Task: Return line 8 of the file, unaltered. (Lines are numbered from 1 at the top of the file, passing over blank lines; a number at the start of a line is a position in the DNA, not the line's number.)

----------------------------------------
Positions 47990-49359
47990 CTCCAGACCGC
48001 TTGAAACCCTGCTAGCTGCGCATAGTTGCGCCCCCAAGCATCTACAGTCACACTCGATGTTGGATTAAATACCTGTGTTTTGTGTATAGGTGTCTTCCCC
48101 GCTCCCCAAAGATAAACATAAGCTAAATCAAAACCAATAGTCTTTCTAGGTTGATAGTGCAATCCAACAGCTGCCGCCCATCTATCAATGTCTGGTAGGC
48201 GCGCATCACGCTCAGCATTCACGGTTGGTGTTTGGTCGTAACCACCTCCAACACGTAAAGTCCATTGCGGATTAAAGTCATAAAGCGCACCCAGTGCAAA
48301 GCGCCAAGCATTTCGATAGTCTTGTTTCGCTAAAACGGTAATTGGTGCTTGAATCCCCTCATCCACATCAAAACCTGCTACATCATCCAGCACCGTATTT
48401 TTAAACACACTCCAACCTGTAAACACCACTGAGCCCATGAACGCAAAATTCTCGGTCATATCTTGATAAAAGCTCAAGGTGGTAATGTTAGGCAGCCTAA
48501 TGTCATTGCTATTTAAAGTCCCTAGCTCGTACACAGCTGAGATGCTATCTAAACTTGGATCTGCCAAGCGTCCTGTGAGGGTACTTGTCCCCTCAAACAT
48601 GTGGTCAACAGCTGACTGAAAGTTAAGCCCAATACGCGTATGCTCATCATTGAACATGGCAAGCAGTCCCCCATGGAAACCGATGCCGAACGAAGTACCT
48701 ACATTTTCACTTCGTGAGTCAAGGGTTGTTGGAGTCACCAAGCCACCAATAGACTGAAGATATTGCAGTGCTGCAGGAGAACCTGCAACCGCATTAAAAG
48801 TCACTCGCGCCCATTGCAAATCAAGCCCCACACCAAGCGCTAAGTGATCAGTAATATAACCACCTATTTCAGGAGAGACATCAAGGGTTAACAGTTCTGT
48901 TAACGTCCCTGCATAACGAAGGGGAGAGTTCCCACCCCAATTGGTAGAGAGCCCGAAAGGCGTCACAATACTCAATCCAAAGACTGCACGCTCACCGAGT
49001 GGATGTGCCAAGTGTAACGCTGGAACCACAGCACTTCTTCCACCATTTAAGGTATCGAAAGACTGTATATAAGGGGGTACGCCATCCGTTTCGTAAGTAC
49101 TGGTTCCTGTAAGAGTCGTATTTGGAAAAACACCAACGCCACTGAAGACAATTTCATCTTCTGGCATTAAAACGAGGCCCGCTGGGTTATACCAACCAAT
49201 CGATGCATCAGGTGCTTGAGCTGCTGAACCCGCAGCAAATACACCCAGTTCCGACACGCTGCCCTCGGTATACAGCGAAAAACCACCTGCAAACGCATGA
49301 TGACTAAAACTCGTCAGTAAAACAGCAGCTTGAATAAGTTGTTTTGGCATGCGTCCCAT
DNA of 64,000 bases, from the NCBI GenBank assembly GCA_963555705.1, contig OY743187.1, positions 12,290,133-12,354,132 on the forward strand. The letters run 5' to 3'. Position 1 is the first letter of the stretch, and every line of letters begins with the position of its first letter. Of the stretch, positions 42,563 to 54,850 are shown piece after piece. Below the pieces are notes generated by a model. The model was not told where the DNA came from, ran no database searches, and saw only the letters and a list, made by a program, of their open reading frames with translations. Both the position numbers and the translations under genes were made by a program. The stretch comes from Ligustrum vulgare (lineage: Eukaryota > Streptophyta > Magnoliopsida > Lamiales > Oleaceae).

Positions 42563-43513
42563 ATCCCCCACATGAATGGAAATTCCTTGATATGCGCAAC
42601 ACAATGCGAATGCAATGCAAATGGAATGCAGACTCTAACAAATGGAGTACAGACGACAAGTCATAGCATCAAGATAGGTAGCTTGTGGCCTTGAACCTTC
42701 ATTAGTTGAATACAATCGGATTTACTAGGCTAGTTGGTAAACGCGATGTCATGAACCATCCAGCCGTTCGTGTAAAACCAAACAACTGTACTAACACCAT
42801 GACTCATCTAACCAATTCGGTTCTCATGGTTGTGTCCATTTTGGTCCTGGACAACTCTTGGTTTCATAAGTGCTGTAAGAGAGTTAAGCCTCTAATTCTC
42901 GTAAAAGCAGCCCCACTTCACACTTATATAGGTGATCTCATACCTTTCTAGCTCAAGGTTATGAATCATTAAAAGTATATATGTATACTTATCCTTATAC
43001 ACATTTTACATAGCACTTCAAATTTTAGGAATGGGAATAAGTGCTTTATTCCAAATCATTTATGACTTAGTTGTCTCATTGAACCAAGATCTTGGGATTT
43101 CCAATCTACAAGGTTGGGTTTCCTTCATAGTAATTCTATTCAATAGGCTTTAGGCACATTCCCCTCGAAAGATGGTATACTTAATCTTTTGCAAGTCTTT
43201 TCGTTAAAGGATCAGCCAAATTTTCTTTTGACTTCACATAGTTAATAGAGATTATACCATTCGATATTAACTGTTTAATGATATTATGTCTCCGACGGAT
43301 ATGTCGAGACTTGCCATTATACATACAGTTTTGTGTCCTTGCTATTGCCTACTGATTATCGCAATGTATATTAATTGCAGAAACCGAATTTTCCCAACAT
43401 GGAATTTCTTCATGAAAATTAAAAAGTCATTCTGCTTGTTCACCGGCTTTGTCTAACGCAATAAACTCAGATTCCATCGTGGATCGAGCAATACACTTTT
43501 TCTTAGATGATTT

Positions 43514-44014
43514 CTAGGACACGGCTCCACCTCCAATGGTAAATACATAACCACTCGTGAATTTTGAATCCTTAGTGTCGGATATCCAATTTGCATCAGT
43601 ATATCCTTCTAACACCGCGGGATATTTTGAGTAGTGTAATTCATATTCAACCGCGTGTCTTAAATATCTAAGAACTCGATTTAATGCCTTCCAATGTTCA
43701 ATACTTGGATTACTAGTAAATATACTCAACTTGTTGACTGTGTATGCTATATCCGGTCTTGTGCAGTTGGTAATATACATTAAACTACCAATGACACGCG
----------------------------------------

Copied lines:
48501 TGTCATTGCTATTTAAAGTCCCTAGCTCGTACACAGCTGAGATGCTATCTAAACTTGGATCTGCCAAGCGTCCTGTGAGGGTACTTGTCCCCTCAAACAT